Weekly Comic Book Discussion 1/26/2006

Hey, Candid, I’m happy to see you picked up the first Invisibles trade. I’ll mention that it’s by far the worst of the lot – if, at the end of the book you find yourself saying “I’m supposed to root for these assholes?” the answer is “Read volume 2.”


Can’t be any worse than the first volume of Preacher, I figure.

I DESPISED the first volume of Preacher when I first read it in 1996. Didn’t touch the series again for many years, until Selkie talked me into giving it another chance in 2001. She wisely recommended I start with the second book, “Until the End of the World,” which I loved. Once I got more into it, I backtracked and reread “Gone To Texas,” which still isn’t a favorite, but I had already been won over as a fan. From now on, when I recommend Preacher to people, I always tell them to start with the second book.

Interesting. IMO, Gone to Texas is the best Preacher volume, but I don’t really like the series as a whole.


Adventures of Superman 648 - Good issue, all in all. I’m liking the Superman books reaffirming Superman as a hero of late. It’s a beautiful thing to see, especially showing how he inspires others (in light of Batman’s bitchy comment in IC1).

One question, though…Who’s the giant red chick? She has a hammer, so Steel comes to mind, but…isn’t Steel normal human size?

Probably Steel’s daughter, Natasha, in the giant mecha.

New Books for 01-15-06
(Spoilers in white text, use cursor to read.)

Two of this weeks three bat-books offered solid continuations of the current storylines. This months installment of Winnick & Battle’s Batman, #649 would make a great penultimate chapter to a fast moving thriller. Unfortunately, this is not the case, for we know that the story of the Red Hood will continue on in other bat-books as “Infinite Crisis” gives way to “One Year Later”. Still, this issue pretty good (as was the last). I hope Winnick can wrest a satisfying ending from the dictates of planning for his patient readers regardless.

I like Eric Battle’s work, here and on his issues of Green Arrow. His figures and faces are expressive, and his layouts are pretty dynamic. You get the sense he often draws quite loosely and builds his figures (I could be completely off the mark to me, but that’s how they look) and his page layouts recall Neal Adam’s early work on Batman in Detective something which suits his rendering style just fine.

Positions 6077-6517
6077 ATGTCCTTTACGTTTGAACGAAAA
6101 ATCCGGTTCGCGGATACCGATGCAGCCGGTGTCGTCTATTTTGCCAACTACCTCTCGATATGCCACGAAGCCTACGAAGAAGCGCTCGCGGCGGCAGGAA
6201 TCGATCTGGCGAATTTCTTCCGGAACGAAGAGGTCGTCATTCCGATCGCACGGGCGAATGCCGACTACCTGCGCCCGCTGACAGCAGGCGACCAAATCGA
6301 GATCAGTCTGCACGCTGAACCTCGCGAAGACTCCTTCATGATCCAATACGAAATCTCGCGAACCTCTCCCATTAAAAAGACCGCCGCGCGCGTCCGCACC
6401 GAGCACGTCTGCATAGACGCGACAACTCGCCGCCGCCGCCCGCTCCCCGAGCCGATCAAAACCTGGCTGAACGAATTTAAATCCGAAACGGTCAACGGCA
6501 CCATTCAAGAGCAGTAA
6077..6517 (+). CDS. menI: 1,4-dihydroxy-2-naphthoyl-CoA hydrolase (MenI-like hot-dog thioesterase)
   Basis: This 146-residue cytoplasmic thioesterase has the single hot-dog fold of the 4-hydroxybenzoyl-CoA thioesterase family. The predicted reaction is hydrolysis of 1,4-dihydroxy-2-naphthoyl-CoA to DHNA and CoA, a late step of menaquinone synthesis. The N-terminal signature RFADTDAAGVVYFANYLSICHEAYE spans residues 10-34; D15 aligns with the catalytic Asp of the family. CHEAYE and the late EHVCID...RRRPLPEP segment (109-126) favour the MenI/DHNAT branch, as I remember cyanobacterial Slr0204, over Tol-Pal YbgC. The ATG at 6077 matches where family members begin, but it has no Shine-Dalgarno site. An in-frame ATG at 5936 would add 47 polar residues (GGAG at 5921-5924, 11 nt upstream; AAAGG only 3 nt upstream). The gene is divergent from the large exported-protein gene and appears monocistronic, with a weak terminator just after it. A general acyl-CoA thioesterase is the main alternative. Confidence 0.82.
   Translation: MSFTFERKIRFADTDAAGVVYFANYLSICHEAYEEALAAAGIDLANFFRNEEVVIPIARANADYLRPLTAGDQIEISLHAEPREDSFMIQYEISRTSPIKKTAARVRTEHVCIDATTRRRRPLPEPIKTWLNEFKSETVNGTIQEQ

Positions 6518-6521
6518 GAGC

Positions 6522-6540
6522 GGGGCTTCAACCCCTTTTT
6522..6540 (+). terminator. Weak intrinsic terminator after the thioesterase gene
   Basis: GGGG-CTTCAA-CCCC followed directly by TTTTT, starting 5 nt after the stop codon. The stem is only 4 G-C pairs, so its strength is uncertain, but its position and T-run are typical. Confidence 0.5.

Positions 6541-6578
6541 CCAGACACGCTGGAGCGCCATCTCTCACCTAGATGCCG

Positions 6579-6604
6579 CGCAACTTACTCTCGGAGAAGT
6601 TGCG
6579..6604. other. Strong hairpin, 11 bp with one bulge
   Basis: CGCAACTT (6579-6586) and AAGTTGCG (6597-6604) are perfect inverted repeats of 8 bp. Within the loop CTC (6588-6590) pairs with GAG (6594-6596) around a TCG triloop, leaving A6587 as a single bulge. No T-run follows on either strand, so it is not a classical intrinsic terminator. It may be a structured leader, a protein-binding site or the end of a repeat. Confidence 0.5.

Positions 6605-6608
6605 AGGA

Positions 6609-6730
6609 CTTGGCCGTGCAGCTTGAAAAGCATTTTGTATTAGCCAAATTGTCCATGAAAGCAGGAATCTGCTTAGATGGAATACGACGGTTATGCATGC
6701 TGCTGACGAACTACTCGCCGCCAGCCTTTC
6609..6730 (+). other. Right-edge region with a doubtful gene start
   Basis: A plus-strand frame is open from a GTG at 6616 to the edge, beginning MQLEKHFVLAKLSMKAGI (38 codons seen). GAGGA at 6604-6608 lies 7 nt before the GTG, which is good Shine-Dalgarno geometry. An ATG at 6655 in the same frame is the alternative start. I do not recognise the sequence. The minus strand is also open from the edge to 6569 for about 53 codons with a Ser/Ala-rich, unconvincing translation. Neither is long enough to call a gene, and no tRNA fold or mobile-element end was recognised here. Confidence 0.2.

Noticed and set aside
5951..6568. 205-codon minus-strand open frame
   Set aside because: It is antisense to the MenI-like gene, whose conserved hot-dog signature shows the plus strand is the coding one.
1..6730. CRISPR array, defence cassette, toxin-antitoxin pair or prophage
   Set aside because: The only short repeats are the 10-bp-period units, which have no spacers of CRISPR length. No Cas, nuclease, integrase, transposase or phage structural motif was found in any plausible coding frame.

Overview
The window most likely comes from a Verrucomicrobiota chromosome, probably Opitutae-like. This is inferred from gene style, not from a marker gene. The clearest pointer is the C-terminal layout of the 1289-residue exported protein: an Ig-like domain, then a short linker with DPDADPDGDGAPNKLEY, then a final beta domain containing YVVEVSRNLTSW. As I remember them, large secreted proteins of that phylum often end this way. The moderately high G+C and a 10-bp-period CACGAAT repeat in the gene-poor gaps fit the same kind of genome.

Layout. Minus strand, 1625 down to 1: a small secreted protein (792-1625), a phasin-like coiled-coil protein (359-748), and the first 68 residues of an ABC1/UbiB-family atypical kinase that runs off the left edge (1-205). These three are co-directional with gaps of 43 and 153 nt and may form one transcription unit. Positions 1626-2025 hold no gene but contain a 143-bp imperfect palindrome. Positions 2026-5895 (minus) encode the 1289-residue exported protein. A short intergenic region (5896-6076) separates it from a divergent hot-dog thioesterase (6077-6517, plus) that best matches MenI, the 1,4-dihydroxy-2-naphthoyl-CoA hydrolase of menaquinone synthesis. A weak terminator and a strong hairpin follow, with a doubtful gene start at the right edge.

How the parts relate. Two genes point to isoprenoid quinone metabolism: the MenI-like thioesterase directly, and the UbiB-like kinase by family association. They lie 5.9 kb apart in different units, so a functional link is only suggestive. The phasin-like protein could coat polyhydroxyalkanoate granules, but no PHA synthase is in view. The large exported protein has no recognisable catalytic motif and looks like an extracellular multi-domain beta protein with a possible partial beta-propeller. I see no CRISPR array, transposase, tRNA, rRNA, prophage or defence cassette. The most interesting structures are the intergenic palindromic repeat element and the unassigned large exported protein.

The art remains strong on Pfieffer & Woods’ Catwoman. As it’s been since the start of their run, issue #51 features a great Hughes cover and wonderful interior art. (Once again my hat’s off to colorist Brad Anderson’s subtle color.) Pfieffer’s tale o continues to be one of the best post-Identity Crisis spin-offs I’ve read yet, despite the fact that it Selena appears to be heading towards a pretty major change in her view of herself. That may or may not add some suspense to the story (it has plenty as is) given how much readers like myself have invested in Brubaker’s popular take on the character. We will see. I’m looking forward to things speeding up next issue.

The Black Mask figures prominently in both stories, and the way Winnick and Pfieffer write him, he makes for a great villain.

In contrast, Willingham and McDaniel Robin #146 takes us a “crisis continuity” mandated detour from the main storyline. Overall, it’s a good, fast-moving story where Tim taking the lead of a small strike team of the younger Titans to find a cure for Connor Kent’s deteriorating condition (see Infinite Crisis #4). The only problem here is, for once the logic of the story doesn’t quite hold up. we’re never given quite enough evidence not to think Robin isn’t doing little more than grasping at straws here, despite his evident self-confidence. Otherwise this was a good issue. There’s a nice foreboding bit involving the General and Batman, a nice reminder of the storyline we were following before the sudden emergency engulfed us here.

Social Commentary and Political Parody in Marvel Titles.

Like this months Robin, Hudlin, Eaton & Janson take us on a bit of a detour from the main plot thread (T’challa’s search for a queen) in Black Panther #12. Here they juggle a lot of story elements and still manage to deliver a fast moving and exciting story, squeezing in political commentary about the general failure of the Federal relief effort in New Orleans with an outbreak of vampirism.

The story also brings together the T’Challa, Luke Cage (I like the new look), Blade and the oft-ridiculed Brother Voodoo, who likely get a better treatment here than elsewhere. If possible I would like to see T’Challa with Cage in the future. They make good counterpoints for each other.